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From "Nicola Ken Barozzi" <nicola...@apache.org>
Subject Re: cleaning up interdependancies
Date Thu, 09 May 2002 21:07:58 GMT
[A note to Leo: keep trying, I'm morally with you :-)
I don't know why you get a nasty exception with the style task and Xalan
2.2.0, try 2.3.1 instead]

From: "Berin Loritsch" <bloritsch@apache.org>

> > From: Nicola Ken Barozzi [mailto:nicolaken@apache.org]
> >
> > Berin, I'm having problems in >> your mails, do you have a clue why?
>
> No.  I am using the plain text mode of Outlook.  (I have been trying
> to use Mozilla on my XP box, but it has been rebellious).

O well, will do by hand then :-/

> > Anyway, my impression is that circular dependencies are
> > BEE-AE-DEE. Bad.
>
> :)  Yep.
>
>
> > What we came up with on the krysalis list, is to make javac
> > resolve the dependencies itself, and then separate the
> > packages when making jars. JDepend shows what the
> > dependencies are, so a user knows which packages to use for a
> > set of functionality.
> >
> Think about compiling JDK with a depchecker...
> >
> > I honestly think that what Avalin has done with Excalibur is
> > really stretching the definition of sofware module a bit too far.
>
> Excalibur's subprojects are supposed to be treated like little mini
> projects.  Each one should be able to be completely separate from the
> others.

Miniprojects. Bah, don't like it much, for me miniprojects are packages and
viceversa.
I still have to understand the need to do this...
... till I don't see it, I will not be much happy to put this feature in
Centipede, because how can I do a good job if I don't know the reason?


> > What is the *need* for a division of packages in different
> > root dirs? Can't just a specializes jar task divide them upon jarring?
>
> Technically yes, but then you loose the mini-project feel, and it is
> harder to find holes in documentation, etc.

Mini-project feel...
So it's a matter of taste, not a way of closing doors one another...
Hmmm, starting to understand...

> >                    -oOo-
> >
> > As for Centipede, the cents should IMO *not* have circular
> > dependencies. Even more clear: *not* have dependencies on
> > _implementations_.
>
> Absolutely.

Good, I was a bit afraid this was not agreed upon, I guess I totally
misunderstood what the depchecker is for.

It's more a warning system than a build tool, right? Something that helps
keep contracts between miniprojects.

But then why not copy all miniprojects in a single dir, compile all of them
with java and have JDepend tell you the dependencies? In this way the build
should never break because of circular dependencies, but you still get the
info...

> > The layout.xml file shows a "conceptual" model of a build space.
> >
> > Taking as an example:
> >
> > centipede:compile
> > junit:test
> > centipede:dist
> >
> > How can the centipede cent and the JUnit cent automatically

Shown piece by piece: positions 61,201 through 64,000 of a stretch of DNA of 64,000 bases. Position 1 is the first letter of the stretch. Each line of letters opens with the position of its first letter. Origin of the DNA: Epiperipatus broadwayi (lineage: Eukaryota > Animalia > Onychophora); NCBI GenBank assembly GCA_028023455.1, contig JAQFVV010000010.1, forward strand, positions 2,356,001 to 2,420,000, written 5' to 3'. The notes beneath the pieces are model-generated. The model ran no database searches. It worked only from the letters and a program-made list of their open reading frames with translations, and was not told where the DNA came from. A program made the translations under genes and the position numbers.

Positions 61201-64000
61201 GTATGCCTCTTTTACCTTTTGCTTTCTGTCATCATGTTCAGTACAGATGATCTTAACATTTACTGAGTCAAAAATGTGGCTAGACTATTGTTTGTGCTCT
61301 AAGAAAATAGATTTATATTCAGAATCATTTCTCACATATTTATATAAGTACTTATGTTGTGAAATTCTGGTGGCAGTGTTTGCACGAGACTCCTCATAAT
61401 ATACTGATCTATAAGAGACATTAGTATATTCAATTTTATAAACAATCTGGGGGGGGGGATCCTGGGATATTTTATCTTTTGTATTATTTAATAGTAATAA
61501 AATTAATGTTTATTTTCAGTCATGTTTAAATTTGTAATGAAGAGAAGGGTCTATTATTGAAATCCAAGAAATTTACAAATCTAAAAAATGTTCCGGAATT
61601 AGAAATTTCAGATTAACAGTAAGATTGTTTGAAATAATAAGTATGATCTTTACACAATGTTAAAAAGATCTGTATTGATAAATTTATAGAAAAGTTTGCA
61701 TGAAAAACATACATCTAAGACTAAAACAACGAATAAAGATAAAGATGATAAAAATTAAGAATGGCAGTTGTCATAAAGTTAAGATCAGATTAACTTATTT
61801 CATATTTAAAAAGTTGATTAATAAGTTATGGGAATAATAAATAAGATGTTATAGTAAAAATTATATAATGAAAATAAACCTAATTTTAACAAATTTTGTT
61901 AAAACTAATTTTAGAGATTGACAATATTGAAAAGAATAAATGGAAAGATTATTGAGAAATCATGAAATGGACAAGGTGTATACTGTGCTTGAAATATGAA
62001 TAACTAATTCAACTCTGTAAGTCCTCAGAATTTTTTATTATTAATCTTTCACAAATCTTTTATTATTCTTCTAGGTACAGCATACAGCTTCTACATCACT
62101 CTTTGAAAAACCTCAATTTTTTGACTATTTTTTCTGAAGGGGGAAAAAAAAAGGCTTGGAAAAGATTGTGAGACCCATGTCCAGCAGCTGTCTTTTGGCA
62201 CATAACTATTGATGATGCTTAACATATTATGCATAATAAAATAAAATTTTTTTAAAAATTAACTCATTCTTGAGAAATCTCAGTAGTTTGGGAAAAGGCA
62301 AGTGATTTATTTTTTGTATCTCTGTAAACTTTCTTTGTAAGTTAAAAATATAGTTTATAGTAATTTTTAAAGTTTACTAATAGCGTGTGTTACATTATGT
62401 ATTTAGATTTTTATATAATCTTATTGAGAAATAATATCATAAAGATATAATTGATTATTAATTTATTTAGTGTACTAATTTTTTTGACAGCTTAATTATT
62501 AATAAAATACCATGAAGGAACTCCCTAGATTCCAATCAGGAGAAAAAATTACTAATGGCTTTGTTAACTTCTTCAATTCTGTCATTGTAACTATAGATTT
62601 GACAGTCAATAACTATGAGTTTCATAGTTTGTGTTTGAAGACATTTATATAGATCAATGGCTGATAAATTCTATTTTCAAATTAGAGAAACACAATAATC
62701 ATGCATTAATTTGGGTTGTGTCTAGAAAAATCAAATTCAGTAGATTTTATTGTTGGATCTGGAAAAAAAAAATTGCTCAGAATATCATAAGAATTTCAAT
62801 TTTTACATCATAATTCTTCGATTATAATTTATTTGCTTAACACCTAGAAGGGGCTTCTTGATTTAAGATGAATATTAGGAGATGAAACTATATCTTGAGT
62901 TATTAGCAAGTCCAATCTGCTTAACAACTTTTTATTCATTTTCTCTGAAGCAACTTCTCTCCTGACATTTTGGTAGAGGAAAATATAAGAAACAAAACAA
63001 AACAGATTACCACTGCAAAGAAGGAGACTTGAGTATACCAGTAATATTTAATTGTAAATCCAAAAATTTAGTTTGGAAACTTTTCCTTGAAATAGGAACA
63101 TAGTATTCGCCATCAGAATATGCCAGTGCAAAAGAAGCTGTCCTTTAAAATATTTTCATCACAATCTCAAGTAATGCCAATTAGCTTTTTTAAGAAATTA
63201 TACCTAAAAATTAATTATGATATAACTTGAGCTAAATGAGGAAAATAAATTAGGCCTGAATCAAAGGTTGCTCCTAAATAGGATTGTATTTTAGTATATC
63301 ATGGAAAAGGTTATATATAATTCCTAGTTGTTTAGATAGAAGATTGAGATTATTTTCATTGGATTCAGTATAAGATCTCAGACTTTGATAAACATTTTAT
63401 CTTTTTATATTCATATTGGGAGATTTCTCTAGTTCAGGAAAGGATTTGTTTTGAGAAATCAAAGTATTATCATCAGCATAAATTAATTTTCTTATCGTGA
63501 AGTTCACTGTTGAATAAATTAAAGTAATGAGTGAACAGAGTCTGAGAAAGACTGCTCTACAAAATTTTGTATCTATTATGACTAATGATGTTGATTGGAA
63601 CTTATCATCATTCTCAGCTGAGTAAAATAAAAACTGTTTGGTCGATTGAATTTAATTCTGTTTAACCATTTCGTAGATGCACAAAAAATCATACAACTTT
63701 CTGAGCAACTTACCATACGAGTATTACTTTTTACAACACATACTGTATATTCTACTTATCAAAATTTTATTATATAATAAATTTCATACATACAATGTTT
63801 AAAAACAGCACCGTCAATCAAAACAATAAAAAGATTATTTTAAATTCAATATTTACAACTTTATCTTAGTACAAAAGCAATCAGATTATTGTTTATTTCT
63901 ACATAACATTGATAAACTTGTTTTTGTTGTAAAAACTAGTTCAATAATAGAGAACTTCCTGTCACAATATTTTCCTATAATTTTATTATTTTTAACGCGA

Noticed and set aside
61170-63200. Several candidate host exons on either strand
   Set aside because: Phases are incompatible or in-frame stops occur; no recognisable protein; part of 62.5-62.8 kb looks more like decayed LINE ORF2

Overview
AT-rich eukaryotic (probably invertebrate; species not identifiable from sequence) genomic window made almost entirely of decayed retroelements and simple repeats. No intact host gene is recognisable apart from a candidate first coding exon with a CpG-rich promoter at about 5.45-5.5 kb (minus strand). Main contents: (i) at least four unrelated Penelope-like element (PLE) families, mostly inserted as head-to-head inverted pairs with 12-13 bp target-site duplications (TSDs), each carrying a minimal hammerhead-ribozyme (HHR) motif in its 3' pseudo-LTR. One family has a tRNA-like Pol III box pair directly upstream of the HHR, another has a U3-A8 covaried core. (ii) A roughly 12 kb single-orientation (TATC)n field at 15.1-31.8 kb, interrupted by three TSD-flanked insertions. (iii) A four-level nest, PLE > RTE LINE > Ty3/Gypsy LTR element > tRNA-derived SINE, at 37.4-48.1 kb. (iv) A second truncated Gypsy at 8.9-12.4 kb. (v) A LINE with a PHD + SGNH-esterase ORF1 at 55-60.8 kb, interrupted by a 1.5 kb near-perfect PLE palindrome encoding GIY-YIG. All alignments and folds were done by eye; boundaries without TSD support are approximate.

> > work together?
> >
> > By defining what directories they need (or suggest) to be
> > filled with data before operating.
> >
> > -compile needs nothing and generates in the classes dir.
> > -junit needs the classes dir to work, and generates test
> > documentation. -dist suggest all dirs to be filled.
> >
> > This is the kind of dependency I envision, dependency on the
> > *contract*, not the implementation.
> >
> > In this way I can switch implementations and blah blah blah ;-)
>
> You don't need to tell us ;P

That's why I put the "blah blah blah"  ;-)

> The question is how do you know a contract has been satisfied.
> directories, et. al. are weak contracts.

Yes, this is a very important point, and I am happy to discuss it with you
guys :-)

What contract could I use?
Could I get away with specifying that the contents of that dir also comply
with a certain filename-fileextension-contenttype pattern? (ie all html, all
xml, xml or gifs, xml with certain DTDs, ...)

> > There is also the need to define a "hint" for the targets, so
> > that a target is called in a particular contest (compile,
> > test, docs...etc).
> >
> > How does this sound?
>
> Sounds pretty decent.  Have you given any thought to using my
> approach to detect cyclic dependancies that are not immediately
> visible?
>
> For example,
>
> Let's say that we have a build that requires docs, and another
> one that has a nasty side affect.
>
> Something along these lines:
>
> centipede:dist
>   + foo:dist
>     + centipede:docs
>        + docgen:createdocs
>         + foo:skin
>      + centipede:jar
>      + junit:test
>      + foo:checkall
>         + centipede:dist
>
> Probably a *vary* rare occurrence, but you can always be assured
> there are no circular dependancies.

Very nice explanation, indeed.
Yes, you got me ;-)

Ok, now I see the need, and I'm starting to understand the miniproject
approach.

I really think we can make centipede run on the Excalibur stuff, and put the
depchecker in Centipede.

Gee, coooool!  :-D

--
Nicola Ken Barozzi                   nicolaken@apache.org
            - verba volant, scripta manent -
   (discussions get forgotten, just code remains)
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